Set in the not-too-distant future, a Gizmonic Institute employee is lured to the dark side of the moon by third-generation mad scientist Kinga Forrester and her flunky, Max. He is sat in ... See full summary »
From the DVD box: The minute she sets eyes on it, Molly Pargeter knows that the Tuscan Villa she has found to lease is perfect for her family's summer holiday. She is powerfully drawn to ... See full summary »
Michael Palin owns what must be the most-used passport in Britain. Now it has been taken out of the drawer once again for the making of his new one-off documentary, Around the World in 20 ... See full summary »
When zany mad scientist Dr. Clayton Forrester and his loopy assistant Frank get bored with their work at the Deep Thirteen research center, they kidnap Joel the janitor and shoot him into orbit on the Satellite of Love. While in space Joel builds wacky robot sidekicks Tom Servo and Crow T. Robot to help him withstand an onslaught of grade 'Z' movies that the mad scientists force him to watch. Written by
Jeremy Lunt <email@example.com>
On KTMA, the riffs by Joel and his robots were completely improvised. After the move to Comedy Central, all of the riffs are scripted. The writers would watch the movie together twice to write jokes. In the scripts, each joked is timed to the second. See more »
It's mentioned many times that the robots' arms don't work. Other times, they have completed projects that require working arms, or they perform deeds with their arms moving. See more »
Why does he have to kill them to prove his point? Can't he just show them a pie chart or something?
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Nearly all episodes since the "Rocket Attack U.S.A." episode end with a "stinger" after the credits. That is, a funny little clip from the movie just viewed. See more »
From Trash to Treasure: Rich Genius on a Salvation Army Budget
A mad scientist's plot to rule the world hurls an employee (and later a temp worker replacement) into space on a fully furnished satellite where, in the company of quick-witted robot friends, the captive is forced to watch real movies from nearly every genre imaginable that threaten to rob him completely of his sanity. That's all you really need to know to start watching, but it can't begin to scratch the surface of what you will encounter. Beneath the surface is a work of comedic genius that has held a stronger-than-cult following for almost 20 years.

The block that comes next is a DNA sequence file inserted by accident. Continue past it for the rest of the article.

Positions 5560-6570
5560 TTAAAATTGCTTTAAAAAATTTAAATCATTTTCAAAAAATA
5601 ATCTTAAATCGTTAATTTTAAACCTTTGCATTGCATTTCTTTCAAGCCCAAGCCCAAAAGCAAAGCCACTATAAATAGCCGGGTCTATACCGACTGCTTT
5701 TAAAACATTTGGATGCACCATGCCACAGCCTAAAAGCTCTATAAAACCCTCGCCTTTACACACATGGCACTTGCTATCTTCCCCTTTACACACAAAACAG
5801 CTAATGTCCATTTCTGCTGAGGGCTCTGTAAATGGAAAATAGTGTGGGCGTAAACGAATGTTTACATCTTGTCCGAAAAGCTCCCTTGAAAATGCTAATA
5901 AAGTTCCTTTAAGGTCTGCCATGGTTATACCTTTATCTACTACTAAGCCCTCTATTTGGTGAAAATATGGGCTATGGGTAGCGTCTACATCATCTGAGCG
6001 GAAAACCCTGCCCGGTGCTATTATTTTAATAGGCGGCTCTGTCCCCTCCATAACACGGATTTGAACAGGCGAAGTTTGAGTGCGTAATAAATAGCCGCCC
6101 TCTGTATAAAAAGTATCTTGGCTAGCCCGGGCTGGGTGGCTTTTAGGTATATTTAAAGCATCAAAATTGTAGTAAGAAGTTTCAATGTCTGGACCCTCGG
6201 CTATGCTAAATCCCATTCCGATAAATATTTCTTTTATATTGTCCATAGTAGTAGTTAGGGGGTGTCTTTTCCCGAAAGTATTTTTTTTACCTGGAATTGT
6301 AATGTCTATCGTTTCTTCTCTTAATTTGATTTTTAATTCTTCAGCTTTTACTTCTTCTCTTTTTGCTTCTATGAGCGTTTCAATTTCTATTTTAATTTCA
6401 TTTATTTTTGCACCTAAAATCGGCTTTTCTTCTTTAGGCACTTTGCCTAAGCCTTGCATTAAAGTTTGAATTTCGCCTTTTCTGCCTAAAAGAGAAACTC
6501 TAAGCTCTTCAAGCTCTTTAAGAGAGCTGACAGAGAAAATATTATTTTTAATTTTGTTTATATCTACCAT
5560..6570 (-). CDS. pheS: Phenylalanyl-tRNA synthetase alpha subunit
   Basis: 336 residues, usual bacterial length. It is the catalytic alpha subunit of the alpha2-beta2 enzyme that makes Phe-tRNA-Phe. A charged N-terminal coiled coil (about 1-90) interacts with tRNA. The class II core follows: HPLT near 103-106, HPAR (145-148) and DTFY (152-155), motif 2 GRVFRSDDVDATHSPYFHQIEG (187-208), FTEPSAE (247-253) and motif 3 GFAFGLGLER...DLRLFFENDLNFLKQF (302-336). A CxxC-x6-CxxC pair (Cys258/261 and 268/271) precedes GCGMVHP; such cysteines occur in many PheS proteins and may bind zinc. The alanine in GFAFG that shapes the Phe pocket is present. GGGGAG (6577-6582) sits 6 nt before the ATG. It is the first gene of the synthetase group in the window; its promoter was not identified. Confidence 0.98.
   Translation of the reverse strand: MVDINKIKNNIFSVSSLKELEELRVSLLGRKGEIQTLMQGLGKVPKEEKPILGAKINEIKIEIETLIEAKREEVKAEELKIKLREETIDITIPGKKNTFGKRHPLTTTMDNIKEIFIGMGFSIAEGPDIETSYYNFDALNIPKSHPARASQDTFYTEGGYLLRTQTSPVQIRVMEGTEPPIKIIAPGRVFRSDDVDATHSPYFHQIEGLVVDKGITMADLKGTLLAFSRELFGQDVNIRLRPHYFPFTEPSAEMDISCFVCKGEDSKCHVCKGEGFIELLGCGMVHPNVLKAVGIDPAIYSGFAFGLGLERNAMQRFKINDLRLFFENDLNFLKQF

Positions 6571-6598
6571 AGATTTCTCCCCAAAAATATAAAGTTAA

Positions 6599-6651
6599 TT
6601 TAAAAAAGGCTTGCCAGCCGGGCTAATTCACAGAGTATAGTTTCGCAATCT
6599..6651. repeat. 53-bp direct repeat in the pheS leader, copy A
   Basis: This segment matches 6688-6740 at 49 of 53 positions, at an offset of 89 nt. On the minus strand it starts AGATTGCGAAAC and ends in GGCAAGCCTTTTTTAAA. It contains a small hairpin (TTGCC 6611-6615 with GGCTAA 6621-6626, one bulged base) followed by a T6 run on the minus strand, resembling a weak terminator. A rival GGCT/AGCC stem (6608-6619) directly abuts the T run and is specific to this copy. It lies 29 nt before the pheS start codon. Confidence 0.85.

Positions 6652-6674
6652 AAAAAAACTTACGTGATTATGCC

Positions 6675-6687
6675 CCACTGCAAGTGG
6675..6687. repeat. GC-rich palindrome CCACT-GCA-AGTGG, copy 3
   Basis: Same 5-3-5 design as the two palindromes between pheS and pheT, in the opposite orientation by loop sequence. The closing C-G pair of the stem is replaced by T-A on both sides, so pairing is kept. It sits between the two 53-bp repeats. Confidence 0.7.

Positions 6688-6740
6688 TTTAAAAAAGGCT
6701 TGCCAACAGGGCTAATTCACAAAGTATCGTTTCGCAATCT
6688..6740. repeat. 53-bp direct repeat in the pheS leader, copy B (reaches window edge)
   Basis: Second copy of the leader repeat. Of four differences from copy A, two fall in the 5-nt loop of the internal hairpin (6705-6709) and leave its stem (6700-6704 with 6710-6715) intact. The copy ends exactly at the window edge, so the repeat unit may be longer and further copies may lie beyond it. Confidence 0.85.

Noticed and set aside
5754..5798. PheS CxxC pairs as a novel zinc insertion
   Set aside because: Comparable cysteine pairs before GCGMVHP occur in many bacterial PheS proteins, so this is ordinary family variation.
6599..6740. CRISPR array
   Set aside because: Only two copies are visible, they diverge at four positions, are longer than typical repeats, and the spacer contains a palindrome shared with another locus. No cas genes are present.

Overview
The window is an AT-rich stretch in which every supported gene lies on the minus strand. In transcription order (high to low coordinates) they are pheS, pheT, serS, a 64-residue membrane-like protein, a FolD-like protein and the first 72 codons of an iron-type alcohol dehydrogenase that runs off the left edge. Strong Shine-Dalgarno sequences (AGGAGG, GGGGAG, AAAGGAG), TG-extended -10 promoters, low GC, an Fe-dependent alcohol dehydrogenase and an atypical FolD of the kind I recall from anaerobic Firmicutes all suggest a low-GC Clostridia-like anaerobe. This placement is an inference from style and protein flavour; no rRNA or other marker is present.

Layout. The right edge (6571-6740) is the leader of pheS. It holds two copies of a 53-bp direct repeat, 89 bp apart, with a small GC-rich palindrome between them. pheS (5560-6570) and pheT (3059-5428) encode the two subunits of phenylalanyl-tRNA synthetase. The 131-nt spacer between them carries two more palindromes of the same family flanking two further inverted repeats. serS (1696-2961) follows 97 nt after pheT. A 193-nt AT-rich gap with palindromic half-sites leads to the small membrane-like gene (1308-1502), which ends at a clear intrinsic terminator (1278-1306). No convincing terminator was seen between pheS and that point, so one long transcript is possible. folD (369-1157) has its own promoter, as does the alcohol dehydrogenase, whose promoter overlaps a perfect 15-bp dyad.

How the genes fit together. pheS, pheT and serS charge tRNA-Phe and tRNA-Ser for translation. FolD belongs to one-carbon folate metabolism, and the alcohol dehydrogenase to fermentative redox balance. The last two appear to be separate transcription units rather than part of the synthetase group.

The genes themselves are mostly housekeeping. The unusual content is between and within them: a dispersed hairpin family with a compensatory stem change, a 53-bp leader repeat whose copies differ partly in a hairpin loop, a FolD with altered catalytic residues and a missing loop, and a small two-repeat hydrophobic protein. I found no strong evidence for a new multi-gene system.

In the Mystery Science Theater 3000 dictionary, you probably can find a picture of Joe Don Baker under the definition of "irony." He is quoted with having threatened physical violence on the creator of MST3K after how they treated him in the film "Mitchell," yet he played a trailer trash dad in "Mars Attacks" around the same time. It's these kinds of relationships between one movie and another, the throwbacks to our culture, and (most) performers' ability to be a good sport that makes MST3K such a brilliant program. It is only in the case of this series that too many writers don't spoil the ambiance; in fact, a large group of writers is essential to capture every flaw and possible remark that can be made about a single movie. If you grew up within the last 50 years, then you are bound to have seen most of the movies featured on MST3K. On the same token, you are bound to get most of the jokes the stars hurl at the screen, but don't be surprised if you catch something new every time.
Sci-fi and film purists have deemed MST3K detrimental to film genres in some arguments, and some viewers who saw the actual movies when they were released or were influenced heavily by a group of films might be taken aback by seeing their favorite movies torn to pieces for the sake of comedy. Nonetheless, MST3K has the ability to grow on virtually everyone who sees it... and has done so. The show is filmed with some of the most dated film technology while the robots and sets were literally sculpted from scraps of junk gotten from Goodwill, but the impact is lasting and any argument you may have over scientific mistakes are immediately addressed in the last line of the catchy theme song. Mexican wrestlers, Italian spies, Japanese giant monsters, 1960s-era juvenile delinquents, mad scientists, educational short films, rugged bikers, and even works of Shakespeare (well just one work but still) to name only a few types of the over-200 films featured in its 10-year run (many of which continue to hold high ranking on IMDb's worst films list), are the primary fodder of this brilliant undertaking, and you are hereby dared not to find the same amusement in every movie you see after experiencing MST3K for yourself and succumbing to its effects.
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